Bee Soup: A Delicious New Method to Study Populations

By Dana Kobilinsky

A common eastern bumblebee A common eastern bumblebee (Bombus Impatiens) pollinates a flower in Ellis Lake Wetlands in Fairfield, Ohio. In a new study, researchers from the U.K. and China found crushing up bees into a DNA “soup” and running the information through a computer database, is a feasible alternative to counting individual bees.
Image Credit: Andrew C via Flickr

Determining bee population numbers is as challenging as determining stock market trends, according to Douglas Yu, an associate professor at the University of East Anglia in the United Kingdom and the senior author of a new study published in the journal Methods of Ecology and Evolution that might change the way bee populations are monitored in the future.

“When you watch the stock market, it might be on a long term downward or upward trend,” Yu said. “But on any given week, it could go all over the place.” As a result, according to Yu, it takes a long time to actually see a trend, especially since stock market forecasts can be overly focused on the ups and downs of individual companies rather than on the market as a whole. Similarly, counting and studying individual bee species provides only fragmentary evidence for the overall decline of the bees. “But it’s enough to be worried,” Yu said.

Rather than examining individual bees under a microscope — the method now used to identify bee species — Yu and his team of researchers from China and the U.K. trapped bees in pan-traps, — colorful plastic bowls filled with soapy water — melted the DNA out of the bees, ran the resulting “bee soup” that looks a bit like a gray gazpacho, according to Yu, through a DNA sequencer, and used a computer to sift through the DNA sequences and look for mitochondrial DNA.

Mitochondrial DNA is unique to each species, Yu said. “These are the little energy factories inside cells that amazingly have their own DNA,” he said. After comparing the DNA sequences with a reference database of mitochondrial genomes, one for each species of bee, he and his team were able to determine which bee species were present in each bee soup.

According to Yu, this process can take just a few months rather than the years that would normally be used to identify bees by their morphology. “Computers and sequencers are fast and can take every bee from the United States, read the mitochondria genomes, and make this reference list of mitochondria genomes,” he said. Further, reading a soup process can provide an estimate of the biomass of each sample, which Yu said, is a bit like counting the bees. For example, if the researchers find only a few DNA sequences of a particular species of bumblebee, that sample should have only one or two individuals of that species. “When there are fewer and fewer reads and fewer and fewer captures in your traps, you know they’re declining in numbers even if they haven’t disappeared yet,” he said.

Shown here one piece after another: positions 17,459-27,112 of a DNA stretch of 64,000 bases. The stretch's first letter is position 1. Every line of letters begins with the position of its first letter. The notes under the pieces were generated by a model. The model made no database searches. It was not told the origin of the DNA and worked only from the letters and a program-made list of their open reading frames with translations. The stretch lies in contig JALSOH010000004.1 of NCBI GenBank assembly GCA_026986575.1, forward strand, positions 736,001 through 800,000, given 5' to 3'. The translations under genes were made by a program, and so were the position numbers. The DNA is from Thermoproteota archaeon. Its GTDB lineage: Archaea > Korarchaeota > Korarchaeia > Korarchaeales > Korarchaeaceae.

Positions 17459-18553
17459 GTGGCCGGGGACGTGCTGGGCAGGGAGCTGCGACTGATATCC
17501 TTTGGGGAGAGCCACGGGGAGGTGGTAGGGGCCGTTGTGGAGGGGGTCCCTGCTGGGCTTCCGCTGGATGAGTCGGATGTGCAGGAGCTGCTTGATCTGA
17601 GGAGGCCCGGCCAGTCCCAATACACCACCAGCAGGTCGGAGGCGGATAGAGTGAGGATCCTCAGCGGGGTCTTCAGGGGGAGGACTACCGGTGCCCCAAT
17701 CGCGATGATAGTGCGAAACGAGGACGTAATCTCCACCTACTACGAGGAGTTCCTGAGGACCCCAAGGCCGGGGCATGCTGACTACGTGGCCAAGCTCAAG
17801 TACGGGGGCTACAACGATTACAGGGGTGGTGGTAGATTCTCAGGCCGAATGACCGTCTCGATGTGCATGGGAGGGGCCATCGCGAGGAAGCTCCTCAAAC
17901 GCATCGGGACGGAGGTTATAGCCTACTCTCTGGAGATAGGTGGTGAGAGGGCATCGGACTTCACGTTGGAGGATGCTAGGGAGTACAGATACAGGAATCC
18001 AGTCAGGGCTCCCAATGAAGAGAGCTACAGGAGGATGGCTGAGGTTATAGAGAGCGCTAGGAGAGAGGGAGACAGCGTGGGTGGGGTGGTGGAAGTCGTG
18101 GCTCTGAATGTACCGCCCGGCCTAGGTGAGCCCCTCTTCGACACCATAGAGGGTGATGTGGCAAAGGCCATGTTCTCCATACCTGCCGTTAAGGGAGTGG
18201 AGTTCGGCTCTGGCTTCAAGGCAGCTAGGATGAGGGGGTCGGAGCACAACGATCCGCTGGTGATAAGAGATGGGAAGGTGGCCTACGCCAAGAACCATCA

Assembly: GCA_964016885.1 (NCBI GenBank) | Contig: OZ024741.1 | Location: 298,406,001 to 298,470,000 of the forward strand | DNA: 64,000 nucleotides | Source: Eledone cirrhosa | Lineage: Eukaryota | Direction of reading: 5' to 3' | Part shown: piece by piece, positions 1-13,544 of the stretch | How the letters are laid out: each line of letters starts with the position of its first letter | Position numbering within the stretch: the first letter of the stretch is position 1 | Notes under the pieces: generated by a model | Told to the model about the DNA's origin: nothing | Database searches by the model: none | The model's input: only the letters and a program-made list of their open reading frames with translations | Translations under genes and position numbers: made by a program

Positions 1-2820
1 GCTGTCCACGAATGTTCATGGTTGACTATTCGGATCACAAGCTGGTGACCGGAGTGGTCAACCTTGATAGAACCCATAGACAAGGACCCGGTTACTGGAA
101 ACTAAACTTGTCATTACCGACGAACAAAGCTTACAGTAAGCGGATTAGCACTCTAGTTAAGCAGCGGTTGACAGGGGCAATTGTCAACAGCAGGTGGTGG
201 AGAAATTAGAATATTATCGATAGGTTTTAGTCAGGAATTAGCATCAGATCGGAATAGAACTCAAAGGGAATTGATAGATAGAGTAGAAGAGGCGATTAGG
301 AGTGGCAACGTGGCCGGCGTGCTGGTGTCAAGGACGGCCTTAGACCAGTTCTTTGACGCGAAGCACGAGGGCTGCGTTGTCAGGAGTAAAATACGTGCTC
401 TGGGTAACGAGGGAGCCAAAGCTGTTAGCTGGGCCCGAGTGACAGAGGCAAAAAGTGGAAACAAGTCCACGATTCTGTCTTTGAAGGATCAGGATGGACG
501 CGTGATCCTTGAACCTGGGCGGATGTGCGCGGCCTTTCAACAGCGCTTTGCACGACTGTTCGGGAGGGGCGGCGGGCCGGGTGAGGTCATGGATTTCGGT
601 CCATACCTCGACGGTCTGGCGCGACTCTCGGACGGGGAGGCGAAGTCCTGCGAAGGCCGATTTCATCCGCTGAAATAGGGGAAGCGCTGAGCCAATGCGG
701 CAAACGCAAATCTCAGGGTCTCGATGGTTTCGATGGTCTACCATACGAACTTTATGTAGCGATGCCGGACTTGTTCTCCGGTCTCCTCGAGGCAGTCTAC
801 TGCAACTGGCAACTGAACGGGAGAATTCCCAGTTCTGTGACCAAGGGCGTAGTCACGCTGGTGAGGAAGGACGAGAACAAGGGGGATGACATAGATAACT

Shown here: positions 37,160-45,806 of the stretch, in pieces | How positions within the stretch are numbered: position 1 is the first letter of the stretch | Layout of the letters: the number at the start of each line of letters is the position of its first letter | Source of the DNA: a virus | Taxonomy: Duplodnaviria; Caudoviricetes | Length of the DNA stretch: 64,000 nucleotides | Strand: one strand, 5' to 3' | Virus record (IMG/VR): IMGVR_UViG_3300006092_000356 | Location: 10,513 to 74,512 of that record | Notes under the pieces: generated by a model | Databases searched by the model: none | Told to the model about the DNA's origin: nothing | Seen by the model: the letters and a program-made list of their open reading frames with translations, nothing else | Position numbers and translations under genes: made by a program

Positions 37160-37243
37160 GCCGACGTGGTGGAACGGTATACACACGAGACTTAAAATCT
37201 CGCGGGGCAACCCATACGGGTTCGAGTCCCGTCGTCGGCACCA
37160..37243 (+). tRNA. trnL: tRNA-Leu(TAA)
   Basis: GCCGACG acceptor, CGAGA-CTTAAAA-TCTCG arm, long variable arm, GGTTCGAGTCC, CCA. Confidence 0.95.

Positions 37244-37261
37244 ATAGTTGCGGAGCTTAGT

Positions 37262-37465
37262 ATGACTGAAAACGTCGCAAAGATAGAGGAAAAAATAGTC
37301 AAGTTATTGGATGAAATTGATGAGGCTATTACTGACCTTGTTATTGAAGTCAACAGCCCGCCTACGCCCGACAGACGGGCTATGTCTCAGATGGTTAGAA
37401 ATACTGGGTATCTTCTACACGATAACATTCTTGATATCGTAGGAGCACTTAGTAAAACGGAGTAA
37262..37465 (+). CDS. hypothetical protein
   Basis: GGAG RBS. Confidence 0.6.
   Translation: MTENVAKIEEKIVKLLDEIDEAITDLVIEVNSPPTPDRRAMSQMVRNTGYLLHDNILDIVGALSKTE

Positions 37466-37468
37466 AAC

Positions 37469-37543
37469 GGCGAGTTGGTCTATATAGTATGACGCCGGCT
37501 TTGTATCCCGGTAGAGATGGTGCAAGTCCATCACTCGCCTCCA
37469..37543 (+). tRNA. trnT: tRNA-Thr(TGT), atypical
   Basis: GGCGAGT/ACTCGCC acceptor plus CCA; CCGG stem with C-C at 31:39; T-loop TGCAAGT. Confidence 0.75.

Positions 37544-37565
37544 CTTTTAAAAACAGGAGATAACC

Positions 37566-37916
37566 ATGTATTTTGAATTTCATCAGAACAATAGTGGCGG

What’s Killing Our Bees?

As bee populations continue to decline, the United States and the U.K. governments are considering establishing a monitoring program. In the U.S., such a program would require sampling 200 sites every other week in the first and fifth year, which would make up a total of 1.3 million insect specimens and is estimated to cost at least $2 million. Yu’s method could cut down on costs and time, and increase the reliability of the information, he said.

The monitoring program plans to track three measures of bee health: How many species are present in a given site, whether each species’ geographical range is expanding or contracting, and an idea of whether or not local populations are going up or down. According to Yu, the first two issues are particularly easy and require just detecting the presence and absence of species. The third can be estimated by tracking the number of trapping events per site, and combining that information with the biomass estimates in each trap. A further advantage of bee soup is what Yu calls “past-proofing.” For example, researchers can go into the DNA datasets to search for when a virus that might have been responsible for a decline in bee numbers was first introduced.

Bees are vital to the environment and important to other wildlife as well, since most plants that wildlife and humans consume are pollinated by something. And while bees are being studied, in the U.K. alone there are an estimated 1,500 total species of pollinating insects, such as moths and flies that, according to Yu, are still untracked and unknown. Yu hopes that this study provides a step in the right direction in order to monitor pollinator populations and later assist with conservation efforts.

“We have two needs going forward,” Yu said. “The first is to track things better. The second is to see if our remedies work and for which species.”

Dana KobilinskyDana Kobilinsky is a science writer at The Wildlife Society. Contact her at with any questions or comments about her article. You can follow her on Twitter at @DanaKobi.

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